Saturday, July 1, 2006

Moore's Murderer

From Hell (1988-98)
FROM HELL (2001)

Alan Moore has shaped and refined the art of comic book storytelling in a way that no other creator can claim, and may arguably be the mediums only true genius.

NORTHAMPTON scribe Alan Moore was the first modern writer to approach the comic book medium with the same intent and thoughtfulness expected of any successful novel or theatrical production. In an art form that is often dismissed as juvenile, Moore explores adult themes and challenging subjects, but also experiments with form, creating different ways to combine text and image. By adding his own highly tuned sense of playfulness, Moore creates a nexus where readers can embrace some of the deepest aspirations of humankind while exploring the heritage of the comic book universe. From Hell, a post-modern grimoire of Jack the Ripper written by Moore and studiously illustrated by Eddie Campbell, is an exhaustively researched magnum opus, both a baroque conspiracy story and an intricate dissection of the Victorian era. As the Ripper cuts and slashes the "warm corpse of history itself," Moore examines the burgeoning black library of Ripper lore for the facts, then rearranges them in a yarn that transcends the source material.

Starting work on the project exactly a century after the killings it portrays, Moore plays with the idea that the 1880’s were a sort of microcosm of what was going to happen in the 20th century - scientifically, artistically, and politically. The point is not to solve the murders; instead, he is interested in how the crimes have become part of a cultural psyche. Jack the Ripper, in a very real sense, never had a physical existence; he was a collage-creature, made from crank letters, hoaxes, and sensational headlines. Right from their inception, the murders entered the realm of fiction, and the reality of the case has rarely been anything but a sideshow. From Hell presents its Ripper as physician Royal Sir William Gull, commanded by Queen Victoria to suppress the evidence of a bastard born to Prince Albert Victor. Gull decides that he is a magician and that the murders will be acts of social magic, surmising that history itself has a structure, with Freemasonry its architects.

Eddie Campbell illustrates a London that to a large extent no longer exists, yet is arguably the book’s primary character.

One of the greatest attributes of Moore’s work is his deep knowledge of collaboration; his famously detailed scripts are the writer as auteur, but deliberately play to individual artist’s strengths. Through a cinematic sense of place, Campbell’s angry black-and-white renderings effectively convey the Victorians swimming against the tide, brutally bringing to life such realities as street prostitution - the cold, cheap rooms, the alcohol, and biscuits paid for a three pence a fuck (the infamous "thrupenny upright"). As drab as late 19th century London may have been, Moore and Campbell uncover the concealed energy lying below the surface, and From Hell burns with a secret, tragic knowledge.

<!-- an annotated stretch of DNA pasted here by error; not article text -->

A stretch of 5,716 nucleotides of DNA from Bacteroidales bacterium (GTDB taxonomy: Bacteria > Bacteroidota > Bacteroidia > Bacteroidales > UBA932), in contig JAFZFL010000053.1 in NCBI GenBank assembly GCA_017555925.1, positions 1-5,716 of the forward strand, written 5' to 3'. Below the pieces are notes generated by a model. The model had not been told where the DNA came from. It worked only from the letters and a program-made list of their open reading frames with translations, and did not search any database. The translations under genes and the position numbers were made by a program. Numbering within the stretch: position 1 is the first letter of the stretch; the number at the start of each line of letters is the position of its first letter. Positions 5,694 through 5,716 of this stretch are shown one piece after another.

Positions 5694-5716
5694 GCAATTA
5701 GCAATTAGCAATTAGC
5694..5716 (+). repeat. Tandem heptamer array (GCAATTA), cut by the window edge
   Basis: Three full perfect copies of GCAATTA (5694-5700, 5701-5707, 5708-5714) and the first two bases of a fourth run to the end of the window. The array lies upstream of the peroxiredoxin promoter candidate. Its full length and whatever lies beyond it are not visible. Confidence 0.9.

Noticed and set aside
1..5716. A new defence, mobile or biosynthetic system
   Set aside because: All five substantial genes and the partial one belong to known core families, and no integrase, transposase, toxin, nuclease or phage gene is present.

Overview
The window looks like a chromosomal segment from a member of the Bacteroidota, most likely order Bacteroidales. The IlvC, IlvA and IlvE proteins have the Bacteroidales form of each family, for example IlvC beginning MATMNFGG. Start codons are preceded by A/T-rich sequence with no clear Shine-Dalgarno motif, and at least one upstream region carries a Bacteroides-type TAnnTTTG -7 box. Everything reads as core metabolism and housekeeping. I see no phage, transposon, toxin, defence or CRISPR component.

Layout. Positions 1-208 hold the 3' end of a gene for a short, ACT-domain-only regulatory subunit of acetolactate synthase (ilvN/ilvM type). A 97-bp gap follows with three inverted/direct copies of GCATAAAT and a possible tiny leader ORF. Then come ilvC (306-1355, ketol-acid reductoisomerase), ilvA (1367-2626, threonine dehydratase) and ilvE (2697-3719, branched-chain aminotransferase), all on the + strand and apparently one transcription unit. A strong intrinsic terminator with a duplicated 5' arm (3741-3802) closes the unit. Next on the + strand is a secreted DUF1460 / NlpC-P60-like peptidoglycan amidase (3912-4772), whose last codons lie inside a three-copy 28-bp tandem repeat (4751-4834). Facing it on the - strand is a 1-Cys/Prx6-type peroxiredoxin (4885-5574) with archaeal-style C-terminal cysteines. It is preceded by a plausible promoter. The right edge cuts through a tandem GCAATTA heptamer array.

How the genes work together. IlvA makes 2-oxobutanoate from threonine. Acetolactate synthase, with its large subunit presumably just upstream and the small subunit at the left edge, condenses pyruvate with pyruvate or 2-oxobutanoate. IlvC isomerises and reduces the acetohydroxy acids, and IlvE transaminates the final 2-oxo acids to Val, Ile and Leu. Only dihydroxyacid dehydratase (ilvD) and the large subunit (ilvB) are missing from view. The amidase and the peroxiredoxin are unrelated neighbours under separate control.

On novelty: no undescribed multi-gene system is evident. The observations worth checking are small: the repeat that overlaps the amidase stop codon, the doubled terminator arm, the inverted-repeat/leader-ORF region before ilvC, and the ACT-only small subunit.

Adapting the events, but not the narrative focus, of Moore and Campbell’s work, the film version of FROM HELL is imbued with violence, but it is not the violence of the book, rather the macho posturing and strong-arm tactics of Hollywood bad attitude. Scripted and dramatised in the formulaic manner of a serial-killer thriller, FROM HELL is the Whitechapel murders by the way of John Carpenter’s ESCAPE FROM NEW YORK (1981). Director brothers Albert and Allen Hughes give the impression that an American audience might gain if a British production tried to recreate Metropolis; no luminance is allowed to intrude on the film’s studied gloom, nor is their any evidence of industry, only indolence. Apart from the scene where Inspector Abberline (Johnny Depp) and Mary Kelly (Heather Graham) saunter through Hampton Court Gardens, FROM HELL offers no relief from the squalor and dark-age superstition which it sees as epitomising the period. None of this is helped by the screenplay’s decision to have the historically respectable Abberline while away his leisure hours in an opium den, and act as a seer afflicted by precognitive glimpses of the killings.

Heather Graham, hopelessly miscast as Mary Kelly, in the film adaptation of FROM HELL.

The murders themselves are varied and stylish, ranging from SE7EN (1996)-style montages to giallo-influenced throat slashing, but given the film had two hands on the directorial tiller, overall it is conventionally handled. Endless crane shots and a surplus of lap dissolves work against the action; one sequence employs time-lapse photography to show the gathering of a crowds around the body of Polly Nichols, but this is a gimmick used in isolation and reminiscent of the glass-ceiling shot in Alfred Hitchcock’s THE LODGER: A STORY OF THE LONDON FOG (1927). But it is the weak casting of the two leads that is the primary flaw. A glum Depp struggles to maintain his bizarre Scottish/Cockney accent, and Graham radiates a sunny Californian physicality despite her dyed red hair and working girl lilt that would not even pass for a prostitute in modern day Los Angeles, let alone in the mean streets of Victorian London. This problem is amplified further by a superior British supporting cast, including Ian Holm as Gull, and most memorably Jason Flemyng as the Ripper’s coachman, Netley.